From: Beman Dawes (bdawes_at_[hidden])
Date: 2006-12-05 13:15:38
Nicola Musatti wrote:
> Maciej Sobczak <prog <at> msobczak.com> writes:
>> I would like to stress that the ODBC support was our important milestone
>> that now allows us to claim a quite extensive coverage of existing
>> database technologies. With this in mind, SOCI becomes even more serious
>> and our roadmap for the nearest future is to bring the library to the
>> state that will make it a valid candidate for inclusion into Boost. We
>> will therefore welcome your guidance and suggestions w.r.t. Boost
>> Note that up to this release, the library was deliberately developed
>> without any external dependencies, so there are obviously wide areas
>> where Boost might be applied within the library itself (example:
>> intrusive pointers to manage some refcounted objects). This is easy.
>> The more difficult part is the library interface and its general philosophy.
> The last time this topic was discussed, it was hoped that the outcome could be
> a proposal to be included in the standard committee's TR2. Even though that
> deadline has passed proposing a library for inclusion in the standard is
> certainly a worthwhile objective; is that something you want to pursue with
As a long-time C++ committee member, I can say with certainty that the
committee will be *very* interested in a Boost Database library. Please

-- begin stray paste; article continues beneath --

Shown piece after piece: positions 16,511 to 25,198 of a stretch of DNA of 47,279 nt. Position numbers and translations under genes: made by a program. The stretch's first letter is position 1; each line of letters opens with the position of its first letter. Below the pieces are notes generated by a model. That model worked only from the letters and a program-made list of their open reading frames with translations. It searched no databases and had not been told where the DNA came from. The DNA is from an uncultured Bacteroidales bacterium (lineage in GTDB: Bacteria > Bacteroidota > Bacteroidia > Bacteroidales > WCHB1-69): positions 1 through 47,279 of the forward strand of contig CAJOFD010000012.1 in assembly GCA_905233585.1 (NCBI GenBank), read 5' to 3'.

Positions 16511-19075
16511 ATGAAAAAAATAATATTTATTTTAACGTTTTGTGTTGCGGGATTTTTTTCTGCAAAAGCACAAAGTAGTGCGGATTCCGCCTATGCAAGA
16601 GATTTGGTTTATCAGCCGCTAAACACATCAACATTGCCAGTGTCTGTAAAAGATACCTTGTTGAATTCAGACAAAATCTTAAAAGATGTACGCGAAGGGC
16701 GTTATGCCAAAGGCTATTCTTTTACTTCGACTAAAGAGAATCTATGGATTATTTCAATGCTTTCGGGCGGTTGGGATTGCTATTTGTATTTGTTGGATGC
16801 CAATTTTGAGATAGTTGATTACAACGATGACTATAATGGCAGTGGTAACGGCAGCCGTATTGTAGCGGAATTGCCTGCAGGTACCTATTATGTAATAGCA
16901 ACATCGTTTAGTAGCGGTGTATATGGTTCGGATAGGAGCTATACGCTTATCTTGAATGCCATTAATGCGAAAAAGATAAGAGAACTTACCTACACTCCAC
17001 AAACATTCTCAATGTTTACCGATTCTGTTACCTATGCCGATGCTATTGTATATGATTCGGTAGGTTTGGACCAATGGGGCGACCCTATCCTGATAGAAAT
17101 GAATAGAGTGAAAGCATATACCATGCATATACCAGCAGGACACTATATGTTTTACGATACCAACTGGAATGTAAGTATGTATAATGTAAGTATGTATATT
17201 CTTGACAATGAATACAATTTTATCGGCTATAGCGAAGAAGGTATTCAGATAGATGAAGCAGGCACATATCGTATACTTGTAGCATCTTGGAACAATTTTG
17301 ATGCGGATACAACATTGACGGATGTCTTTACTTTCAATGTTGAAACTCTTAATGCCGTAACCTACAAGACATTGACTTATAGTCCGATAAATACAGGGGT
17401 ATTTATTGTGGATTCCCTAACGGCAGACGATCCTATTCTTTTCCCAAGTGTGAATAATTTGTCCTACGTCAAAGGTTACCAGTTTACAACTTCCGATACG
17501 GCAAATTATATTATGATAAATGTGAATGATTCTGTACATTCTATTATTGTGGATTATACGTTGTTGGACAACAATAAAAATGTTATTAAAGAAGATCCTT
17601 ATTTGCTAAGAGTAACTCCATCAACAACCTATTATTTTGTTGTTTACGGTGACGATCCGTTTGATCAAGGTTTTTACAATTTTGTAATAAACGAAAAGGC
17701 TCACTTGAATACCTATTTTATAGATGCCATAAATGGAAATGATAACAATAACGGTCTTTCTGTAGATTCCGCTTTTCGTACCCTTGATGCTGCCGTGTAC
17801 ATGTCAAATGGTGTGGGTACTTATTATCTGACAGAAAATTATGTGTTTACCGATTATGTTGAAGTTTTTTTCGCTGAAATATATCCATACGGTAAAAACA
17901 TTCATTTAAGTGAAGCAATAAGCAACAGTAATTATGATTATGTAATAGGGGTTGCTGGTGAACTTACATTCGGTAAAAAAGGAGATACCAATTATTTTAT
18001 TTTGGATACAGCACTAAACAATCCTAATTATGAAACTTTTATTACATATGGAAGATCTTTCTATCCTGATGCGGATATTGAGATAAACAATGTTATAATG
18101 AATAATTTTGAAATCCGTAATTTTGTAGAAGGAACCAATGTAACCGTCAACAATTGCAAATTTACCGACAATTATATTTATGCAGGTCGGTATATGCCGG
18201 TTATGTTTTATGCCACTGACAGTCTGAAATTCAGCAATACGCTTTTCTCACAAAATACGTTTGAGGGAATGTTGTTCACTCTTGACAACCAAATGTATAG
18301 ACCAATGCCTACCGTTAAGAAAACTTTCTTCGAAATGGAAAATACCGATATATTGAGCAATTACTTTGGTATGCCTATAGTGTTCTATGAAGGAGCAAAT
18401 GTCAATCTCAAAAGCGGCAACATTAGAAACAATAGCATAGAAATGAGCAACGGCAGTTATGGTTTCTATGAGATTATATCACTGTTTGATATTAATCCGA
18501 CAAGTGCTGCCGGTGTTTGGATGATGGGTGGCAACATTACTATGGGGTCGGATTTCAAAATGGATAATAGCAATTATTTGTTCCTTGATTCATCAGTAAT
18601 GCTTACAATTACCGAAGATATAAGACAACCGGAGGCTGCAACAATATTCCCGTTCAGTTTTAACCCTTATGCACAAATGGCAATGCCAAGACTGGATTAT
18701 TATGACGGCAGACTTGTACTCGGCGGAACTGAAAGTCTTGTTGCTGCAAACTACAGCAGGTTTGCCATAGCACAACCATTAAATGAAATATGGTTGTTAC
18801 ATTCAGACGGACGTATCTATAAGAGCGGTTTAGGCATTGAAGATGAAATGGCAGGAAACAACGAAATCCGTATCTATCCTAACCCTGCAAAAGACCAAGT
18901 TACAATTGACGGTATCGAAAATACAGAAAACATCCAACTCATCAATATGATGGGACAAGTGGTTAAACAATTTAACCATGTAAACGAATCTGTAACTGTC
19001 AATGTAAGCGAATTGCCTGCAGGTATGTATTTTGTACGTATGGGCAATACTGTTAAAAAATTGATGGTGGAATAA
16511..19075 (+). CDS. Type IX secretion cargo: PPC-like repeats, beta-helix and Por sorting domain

don't worry about whether it is for TR2, TR3, or something else. Just
proceed with getting SOCI ready for a Boost formal review, and work on
the assumption that if Boost users find the library useful, it will be
proposed for eventual standardization.
> I'm asking because I think that the answer may influence interface
> choices, e.g. to simplify support for single backend implementations
> or to limit use of Boost libraries to those accepted in the TR's.
For the public interface, I think it is appropriate to depend on any
Boost library accepted for TR1,TR2, or C++0x. As far as the internal
implementation goes, that is pretty much up to the library's
> As I already mentioned in a previous discussion I believe that a distinction
> should be introduced between core DB access functionality and higher
> abstractions such as the object/relational mapping, especially in view of a
> possible standard submission.
The C++ committee's LWG tends to prefer that a library expose the
lower-level functionality used to build higher-level abstractions,
particularly when the library is implemented by calls to third-party API's.
Speaking of third-parties, requiring the user to include headers
specific to particular back-ends sounds controversial, although I
haven't studied SOCO's interface yet so don't know that for sure.
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